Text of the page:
A surprising little statement about work

Pent 9 B 03 Proper 14             Ephesians 4:25 – 5:2

“So then, putting away falsehood, let all of us speak the truth to our neighbors,  for we are members of one another. … Thieves must give up stealing; rather let them labor and work honestly with their own hands, so as to have something to share with the needy. … Be imitators of God, therefore, as dearly loved children and live a life of love, just as Christ loved us and gave himself up for us a fragrant offering and sacrifice to God.”

 

 

You’ve heard the saying, “Give ‘til it hurts.”

Professor of Renaissance literature and real estate tycoon Zell Kravinsky took this phrase literally.

      He recently gave one of his kidneys to a stranger.

      It’s no simple procedure, and in doing so, Kravinsky become one of the 133 people

out of over 46,000 donors who gave their kidney to someone they didn’t know.

           

Robert Seigel interviewed Kravinsky, as he was recovering from the surgery,

for the radio show All Things Considered to find out why he did it.

      Kravinsky said it was about the pursuit of the moral life, the good life.

      He had a recognition that, in his words,

       “someone else’s needs are as worthy of being met as mine.”

He said: “Once you realize the equality of all people,

if someone has a superior utility for something that I have,

then it follows logically and morally that I should give it to them.”

 

I was really impressed with this statement.

Kravinsky used the word ‘equality,’ but to me it’s about ‘connectedness’.

      Both equality and connectedness are about our relationship with other people.

      They presume a relationship with humanity in general.

            Kravinsky would not have given his kidney to a stranger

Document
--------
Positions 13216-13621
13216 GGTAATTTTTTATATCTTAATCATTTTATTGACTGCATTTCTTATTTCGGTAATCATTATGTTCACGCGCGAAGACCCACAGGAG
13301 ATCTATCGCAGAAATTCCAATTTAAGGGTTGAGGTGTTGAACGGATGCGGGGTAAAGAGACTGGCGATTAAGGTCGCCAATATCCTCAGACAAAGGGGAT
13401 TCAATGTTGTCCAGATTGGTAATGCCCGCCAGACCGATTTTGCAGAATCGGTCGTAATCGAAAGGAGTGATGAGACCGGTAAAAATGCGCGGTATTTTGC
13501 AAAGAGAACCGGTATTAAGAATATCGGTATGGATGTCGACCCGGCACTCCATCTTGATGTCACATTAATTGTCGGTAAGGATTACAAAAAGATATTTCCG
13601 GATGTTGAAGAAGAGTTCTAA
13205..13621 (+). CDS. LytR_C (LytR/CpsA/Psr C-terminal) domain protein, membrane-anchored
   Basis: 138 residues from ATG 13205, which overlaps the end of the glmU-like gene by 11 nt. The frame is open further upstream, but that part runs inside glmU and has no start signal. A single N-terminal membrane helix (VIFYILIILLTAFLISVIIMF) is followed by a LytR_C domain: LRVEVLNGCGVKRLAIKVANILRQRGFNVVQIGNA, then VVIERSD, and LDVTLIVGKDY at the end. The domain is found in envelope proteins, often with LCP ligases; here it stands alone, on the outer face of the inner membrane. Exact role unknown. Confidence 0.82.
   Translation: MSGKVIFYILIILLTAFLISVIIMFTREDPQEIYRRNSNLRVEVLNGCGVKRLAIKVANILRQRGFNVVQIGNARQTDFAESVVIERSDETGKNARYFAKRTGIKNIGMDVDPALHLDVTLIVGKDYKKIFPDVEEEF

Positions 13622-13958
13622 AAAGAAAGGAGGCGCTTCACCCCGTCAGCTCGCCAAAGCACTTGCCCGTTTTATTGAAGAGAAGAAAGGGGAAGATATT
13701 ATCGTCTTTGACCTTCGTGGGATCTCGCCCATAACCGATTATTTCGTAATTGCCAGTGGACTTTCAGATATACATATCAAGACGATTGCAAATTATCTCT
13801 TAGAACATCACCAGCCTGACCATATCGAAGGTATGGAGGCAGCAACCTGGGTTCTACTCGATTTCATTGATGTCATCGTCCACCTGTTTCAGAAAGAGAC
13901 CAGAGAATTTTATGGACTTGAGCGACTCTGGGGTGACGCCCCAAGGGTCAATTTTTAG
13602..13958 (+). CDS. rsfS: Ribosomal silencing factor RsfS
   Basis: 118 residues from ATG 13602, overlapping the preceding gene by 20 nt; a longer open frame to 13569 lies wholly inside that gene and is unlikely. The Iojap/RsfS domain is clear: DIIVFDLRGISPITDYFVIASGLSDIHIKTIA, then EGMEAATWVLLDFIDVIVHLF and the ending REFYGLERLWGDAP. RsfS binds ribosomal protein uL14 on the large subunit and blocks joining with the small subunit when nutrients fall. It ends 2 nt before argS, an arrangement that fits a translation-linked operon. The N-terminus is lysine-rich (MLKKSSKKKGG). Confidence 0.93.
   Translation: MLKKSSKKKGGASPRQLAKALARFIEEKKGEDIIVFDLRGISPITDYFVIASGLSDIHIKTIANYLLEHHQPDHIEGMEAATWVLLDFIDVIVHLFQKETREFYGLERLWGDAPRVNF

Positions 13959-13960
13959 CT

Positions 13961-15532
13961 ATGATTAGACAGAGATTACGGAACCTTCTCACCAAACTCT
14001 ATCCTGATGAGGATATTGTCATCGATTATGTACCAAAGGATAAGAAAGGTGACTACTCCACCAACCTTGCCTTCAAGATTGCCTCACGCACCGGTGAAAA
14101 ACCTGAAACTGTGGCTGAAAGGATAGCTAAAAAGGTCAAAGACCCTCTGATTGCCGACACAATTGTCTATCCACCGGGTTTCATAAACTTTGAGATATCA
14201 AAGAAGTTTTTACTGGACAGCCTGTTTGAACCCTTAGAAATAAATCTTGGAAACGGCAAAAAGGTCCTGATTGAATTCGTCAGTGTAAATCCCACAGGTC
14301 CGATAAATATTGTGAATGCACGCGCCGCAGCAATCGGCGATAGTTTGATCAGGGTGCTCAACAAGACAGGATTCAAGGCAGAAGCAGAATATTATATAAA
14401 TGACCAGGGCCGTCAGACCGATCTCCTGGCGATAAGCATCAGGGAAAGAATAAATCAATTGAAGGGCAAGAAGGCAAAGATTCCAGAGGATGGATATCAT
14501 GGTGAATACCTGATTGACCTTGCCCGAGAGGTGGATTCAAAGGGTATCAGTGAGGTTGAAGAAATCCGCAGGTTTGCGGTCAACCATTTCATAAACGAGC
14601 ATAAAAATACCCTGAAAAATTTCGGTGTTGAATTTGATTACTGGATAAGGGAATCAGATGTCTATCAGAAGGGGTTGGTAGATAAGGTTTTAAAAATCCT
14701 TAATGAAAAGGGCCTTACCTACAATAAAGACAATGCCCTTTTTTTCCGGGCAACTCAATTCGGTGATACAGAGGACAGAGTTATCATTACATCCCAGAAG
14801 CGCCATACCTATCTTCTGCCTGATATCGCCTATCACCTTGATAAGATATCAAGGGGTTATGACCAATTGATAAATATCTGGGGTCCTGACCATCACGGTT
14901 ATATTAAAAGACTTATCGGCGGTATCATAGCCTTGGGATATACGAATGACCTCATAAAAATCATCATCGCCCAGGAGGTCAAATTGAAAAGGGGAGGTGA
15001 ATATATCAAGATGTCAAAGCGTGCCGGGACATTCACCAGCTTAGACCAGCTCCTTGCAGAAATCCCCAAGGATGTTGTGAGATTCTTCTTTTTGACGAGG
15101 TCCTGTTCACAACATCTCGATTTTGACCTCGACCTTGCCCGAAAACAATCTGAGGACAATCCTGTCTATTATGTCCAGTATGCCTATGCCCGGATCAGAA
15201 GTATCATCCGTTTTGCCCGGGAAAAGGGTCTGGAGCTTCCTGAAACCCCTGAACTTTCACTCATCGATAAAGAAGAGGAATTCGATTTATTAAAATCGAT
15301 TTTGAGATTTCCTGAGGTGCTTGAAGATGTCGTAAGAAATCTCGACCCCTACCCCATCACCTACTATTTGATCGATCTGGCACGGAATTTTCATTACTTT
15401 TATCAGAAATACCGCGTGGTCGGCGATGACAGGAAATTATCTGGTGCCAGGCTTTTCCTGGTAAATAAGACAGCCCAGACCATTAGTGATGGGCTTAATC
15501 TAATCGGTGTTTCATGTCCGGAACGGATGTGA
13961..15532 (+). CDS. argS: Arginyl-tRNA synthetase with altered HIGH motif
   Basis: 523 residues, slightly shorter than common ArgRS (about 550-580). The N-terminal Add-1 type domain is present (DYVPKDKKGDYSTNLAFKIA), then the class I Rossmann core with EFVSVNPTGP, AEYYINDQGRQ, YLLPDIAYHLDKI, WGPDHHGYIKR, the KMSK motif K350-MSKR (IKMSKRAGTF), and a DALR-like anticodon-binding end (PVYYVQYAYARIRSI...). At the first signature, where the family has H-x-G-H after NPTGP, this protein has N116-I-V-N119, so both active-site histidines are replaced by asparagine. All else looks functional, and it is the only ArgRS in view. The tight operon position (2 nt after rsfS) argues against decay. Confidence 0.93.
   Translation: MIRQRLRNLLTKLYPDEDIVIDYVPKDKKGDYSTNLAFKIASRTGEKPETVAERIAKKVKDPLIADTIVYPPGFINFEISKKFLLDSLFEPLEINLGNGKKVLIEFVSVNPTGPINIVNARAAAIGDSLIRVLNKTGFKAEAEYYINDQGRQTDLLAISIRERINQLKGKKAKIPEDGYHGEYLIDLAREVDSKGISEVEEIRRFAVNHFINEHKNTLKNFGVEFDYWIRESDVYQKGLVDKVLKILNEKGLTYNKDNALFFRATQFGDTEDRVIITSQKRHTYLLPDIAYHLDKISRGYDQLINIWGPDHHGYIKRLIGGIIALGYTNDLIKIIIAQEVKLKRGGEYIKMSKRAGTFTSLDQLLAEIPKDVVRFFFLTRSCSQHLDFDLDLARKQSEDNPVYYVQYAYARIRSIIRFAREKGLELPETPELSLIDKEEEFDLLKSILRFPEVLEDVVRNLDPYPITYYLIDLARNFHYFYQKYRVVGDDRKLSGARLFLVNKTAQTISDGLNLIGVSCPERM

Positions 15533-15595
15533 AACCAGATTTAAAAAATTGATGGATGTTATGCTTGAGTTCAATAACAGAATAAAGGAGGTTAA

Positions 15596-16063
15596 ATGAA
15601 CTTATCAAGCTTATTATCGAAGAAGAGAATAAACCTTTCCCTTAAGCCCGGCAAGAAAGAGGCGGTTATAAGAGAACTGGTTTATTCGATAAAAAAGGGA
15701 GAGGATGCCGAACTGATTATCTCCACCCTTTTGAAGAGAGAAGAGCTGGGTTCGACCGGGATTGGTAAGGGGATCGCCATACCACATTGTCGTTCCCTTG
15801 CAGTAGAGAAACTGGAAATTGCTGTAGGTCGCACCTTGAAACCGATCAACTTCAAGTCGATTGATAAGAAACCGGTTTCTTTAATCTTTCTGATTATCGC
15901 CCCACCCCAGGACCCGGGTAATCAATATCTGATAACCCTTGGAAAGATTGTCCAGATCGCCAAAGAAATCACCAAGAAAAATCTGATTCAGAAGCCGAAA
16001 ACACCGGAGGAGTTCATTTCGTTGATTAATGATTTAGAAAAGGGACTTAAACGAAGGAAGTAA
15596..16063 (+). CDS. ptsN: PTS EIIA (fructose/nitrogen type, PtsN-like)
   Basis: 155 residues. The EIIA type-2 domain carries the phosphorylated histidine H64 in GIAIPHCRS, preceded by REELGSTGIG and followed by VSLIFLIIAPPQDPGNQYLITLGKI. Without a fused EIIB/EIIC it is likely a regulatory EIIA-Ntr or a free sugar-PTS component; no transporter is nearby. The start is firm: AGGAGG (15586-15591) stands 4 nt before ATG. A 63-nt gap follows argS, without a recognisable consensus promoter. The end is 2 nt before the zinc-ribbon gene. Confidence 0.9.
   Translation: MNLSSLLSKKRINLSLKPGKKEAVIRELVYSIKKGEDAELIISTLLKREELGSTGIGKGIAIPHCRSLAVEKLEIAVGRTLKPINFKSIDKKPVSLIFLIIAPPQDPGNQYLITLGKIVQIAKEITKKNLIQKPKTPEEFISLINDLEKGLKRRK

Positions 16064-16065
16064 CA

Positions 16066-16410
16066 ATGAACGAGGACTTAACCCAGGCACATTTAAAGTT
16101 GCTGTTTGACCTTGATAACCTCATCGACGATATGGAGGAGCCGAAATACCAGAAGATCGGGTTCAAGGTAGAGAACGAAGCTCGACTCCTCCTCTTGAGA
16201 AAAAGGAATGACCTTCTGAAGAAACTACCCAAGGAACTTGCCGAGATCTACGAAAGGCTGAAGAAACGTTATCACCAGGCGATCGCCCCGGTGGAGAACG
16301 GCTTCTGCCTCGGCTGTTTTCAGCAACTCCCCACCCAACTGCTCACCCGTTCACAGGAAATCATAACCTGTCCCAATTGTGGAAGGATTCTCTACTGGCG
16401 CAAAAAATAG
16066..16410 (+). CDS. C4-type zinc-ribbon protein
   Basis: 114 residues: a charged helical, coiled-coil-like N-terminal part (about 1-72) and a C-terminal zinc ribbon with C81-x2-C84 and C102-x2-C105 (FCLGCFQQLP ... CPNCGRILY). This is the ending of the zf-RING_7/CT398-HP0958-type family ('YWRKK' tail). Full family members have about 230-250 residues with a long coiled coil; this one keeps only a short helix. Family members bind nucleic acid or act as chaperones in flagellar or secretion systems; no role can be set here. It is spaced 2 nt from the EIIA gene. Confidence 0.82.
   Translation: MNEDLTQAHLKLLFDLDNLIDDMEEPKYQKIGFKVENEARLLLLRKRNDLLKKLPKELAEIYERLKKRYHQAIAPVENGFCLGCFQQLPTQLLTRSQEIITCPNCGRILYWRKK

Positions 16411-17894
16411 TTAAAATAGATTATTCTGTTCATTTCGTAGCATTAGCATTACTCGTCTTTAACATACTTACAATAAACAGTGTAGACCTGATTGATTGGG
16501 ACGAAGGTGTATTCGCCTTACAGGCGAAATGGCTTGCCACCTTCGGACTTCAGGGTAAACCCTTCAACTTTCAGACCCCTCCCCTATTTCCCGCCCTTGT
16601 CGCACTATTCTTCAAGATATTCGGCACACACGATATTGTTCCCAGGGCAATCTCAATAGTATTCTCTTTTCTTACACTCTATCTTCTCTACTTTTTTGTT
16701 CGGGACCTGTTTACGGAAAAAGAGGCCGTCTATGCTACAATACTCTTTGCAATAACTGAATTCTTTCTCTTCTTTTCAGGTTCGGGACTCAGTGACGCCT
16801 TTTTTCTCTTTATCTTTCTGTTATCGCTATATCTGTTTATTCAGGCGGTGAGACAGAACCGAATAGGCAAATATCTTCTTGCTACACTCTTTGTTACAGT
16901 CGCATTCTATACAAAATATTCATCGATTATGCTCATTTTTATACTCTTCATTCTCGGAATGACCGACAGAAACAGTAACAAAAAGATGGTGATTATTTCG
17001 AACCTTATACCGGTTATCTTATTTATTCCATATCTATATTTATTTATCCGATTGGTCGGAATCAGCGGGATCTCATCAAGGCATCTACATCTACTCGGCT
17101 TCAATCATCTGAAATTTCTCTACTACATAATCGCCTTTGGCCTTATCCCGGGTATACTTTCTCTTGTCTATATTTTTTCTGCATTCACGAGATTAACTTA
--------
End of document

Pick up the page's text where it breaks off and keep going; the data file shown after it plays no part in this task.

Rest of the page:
if he didn’t feel a strong kinship with humanity.

                  Kravinsky’s comments and actions fly in the face

                  of the rugged individualism we are used to admiring,

            Our culture idolizes the self-made man, pulling oneself up by one’s bootstraps, the lone ranger.

      It’s such a focus in our society that it becomes hard to see

that all of us build on the successes of others.

It becomes hard to see that we are all connected, and our welfare is linked to that of everyone else.

 

But this concept of connectedness is not foreign to the Bible. 

      In fact the Bible is built on that presumption.

      Instead of assuming each person is autonomous and ultimately responsible for his/her own fate,

            The Bible assumes that each person is interconnected,

            part of a human organism where what happens to each part happens to the whole.

                  The most famous exposition of this idea comes from the book of 1 Corinthians,

                  Where St. Paul likens the Christian community to the human body.

            Each part is equally valued; each has a specific function.

      If one part suffers, all suffer with it; if one part rejoices, all rejoice with it.

Destiny, purpose and welfare are linked.

 

 

The apostle writing in Ephesians builds on this notion of the Body of Christ.

      Our second lesson for today says:

      “So then, putting away falsehood, let all of us speak the truth to our neighbors,

      for we are members of one another.”

            Like Zell Kravinsky, the understanding of their connectedness to others

            led the Christian community in Ephesus to a new understanding of the moral life.

      Being connected to one another, being the Body of Christ, had many consequencess.

It meant that you told the truth all the time.

It meant that you used the power of your words to build up rather than tear down.

It meant that you dealt with anger appropriately.

It meant that your attitude mattered, and that kindness and forgiveness should be practiced.

 

But the consequence for being a part of the Body of Christ that I find most provocative

is this part right in the middle:

      “Thieves must give up stealing; rather let them labor and work honestly with their own hands,

      so as to have something to share with the needy.”

            It’s easy to glide right over this passage.

After all, it’s just common sense that if you want to be good religious people you shouldn’t steal.

 

But take a closer look at the reason thieves must give up stealing.

      The reason is twofold:

            First it’s about integrity, making an honest living.

            It’s the answer we expect.

      But the second answer is rather surprising.